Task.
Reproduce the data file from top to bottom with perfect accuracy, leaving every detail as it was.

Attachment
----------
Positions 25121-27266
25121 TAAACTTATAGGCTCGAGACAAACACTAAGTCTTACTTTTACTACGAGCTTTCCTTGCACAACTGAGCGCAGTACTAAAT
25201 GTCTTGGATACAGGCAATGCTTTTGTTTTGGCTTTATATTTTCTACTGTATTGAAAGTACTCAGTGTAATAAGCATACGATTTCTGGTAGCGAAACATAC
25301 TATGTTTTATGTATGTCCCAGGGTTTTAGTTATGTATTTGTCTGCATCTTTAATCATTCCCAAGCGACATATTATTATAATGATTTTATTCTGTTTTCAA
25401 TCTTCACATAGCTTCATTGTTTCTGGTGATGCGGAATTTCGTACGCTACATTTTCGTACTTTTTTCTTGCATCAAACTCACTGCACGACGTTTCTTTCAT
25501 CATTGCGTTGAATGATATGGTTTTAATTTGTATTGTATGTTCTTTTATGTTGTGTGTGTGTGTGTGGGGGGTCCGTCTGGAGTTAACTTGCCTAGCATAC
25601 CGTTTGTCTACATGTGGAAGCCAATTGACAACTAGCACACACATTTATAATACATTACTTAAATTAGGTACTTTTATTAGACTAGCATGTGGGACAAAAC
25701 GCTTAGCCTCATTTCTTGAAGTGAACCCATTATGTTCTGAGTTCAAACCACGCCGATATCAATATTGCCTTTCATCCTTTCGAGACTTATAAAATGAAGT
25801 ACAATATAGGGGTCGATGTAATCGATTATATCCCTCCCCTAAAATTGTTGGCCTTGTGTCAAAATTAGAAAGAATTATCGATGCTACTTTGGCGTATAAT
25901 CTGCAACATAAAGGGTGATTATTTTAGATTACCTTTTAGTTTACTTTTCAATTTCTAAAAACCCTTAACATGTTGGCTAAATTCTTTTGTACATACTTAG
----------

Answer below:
Positions 25121-27266
25121 TAAACTTATAGGCTCGAGACAAACACTAAGTCTTACTTTTACTACGAGCTTTCCTTGCACAACTGAGCGCAGTACTAAAT
25201 GTCTTGGATACAGGCAATGCTTTTGTTTTGGCTTTATATTTTCTACTGTATTGAAAGTACTCAGTGTAATAAGCATACGATTTCTGGTAGCGAAACATAC
25301 TATGTTTTATGTATGTCCCAGGGTTTTAGTTATGTATTTGTCTGCATCTTTAATCATTCCCAAGCGACATATTATTATAATGATTTTATTCTGTTTTCAA
25401 TCTTCACATAGCTTCATTGTTTCTGGTGATGCGGAATTTCGTACGCTACATTTTCGTACTTTTTTCTTGCATCAAACTCACTGCACGACGTTTCTTTCAT
25501 CATTGCGTTGAATGATATGGTTTTAATTTGTATTGTATGTTCTTTTATGTTGTGTGTGTGTGTGTGGGGGGTCCGTCTGGAGTTAACTTGCCTAGCATAC
25601 CGTTTGTCTACATGTGGAAGCCAATTGACAACTAGCACACACATTTATAATACATTACTTAAATTAGGTACTTTTATTAGACTAGCATGTGGGACAAAAC
25701 GCTTAGCCTCATTTCTTGAAGTGAACCCATTATGTTCTGAGTTCAAACCACGCCGATATCAATATTGCCTTTCATCCTTTCGAGACTTATAAAATGAAGT
25801 ACAATATAGGGGTCGATGTAATCGATTATATCCCTCCCCTAAAATTGTTGGCCTTGTGTCAAAATTAGAAAGAATTATCGATGCTACTTTGGCGTATAAT
25901 CTGCAACATAAAGGGTGATTATTTTAGATTACCTTTTAGTTTACTTTTCAATTTCTAAAAACCCTTAACATGTTGGCTAAATTCTTTTGTACATACTTAG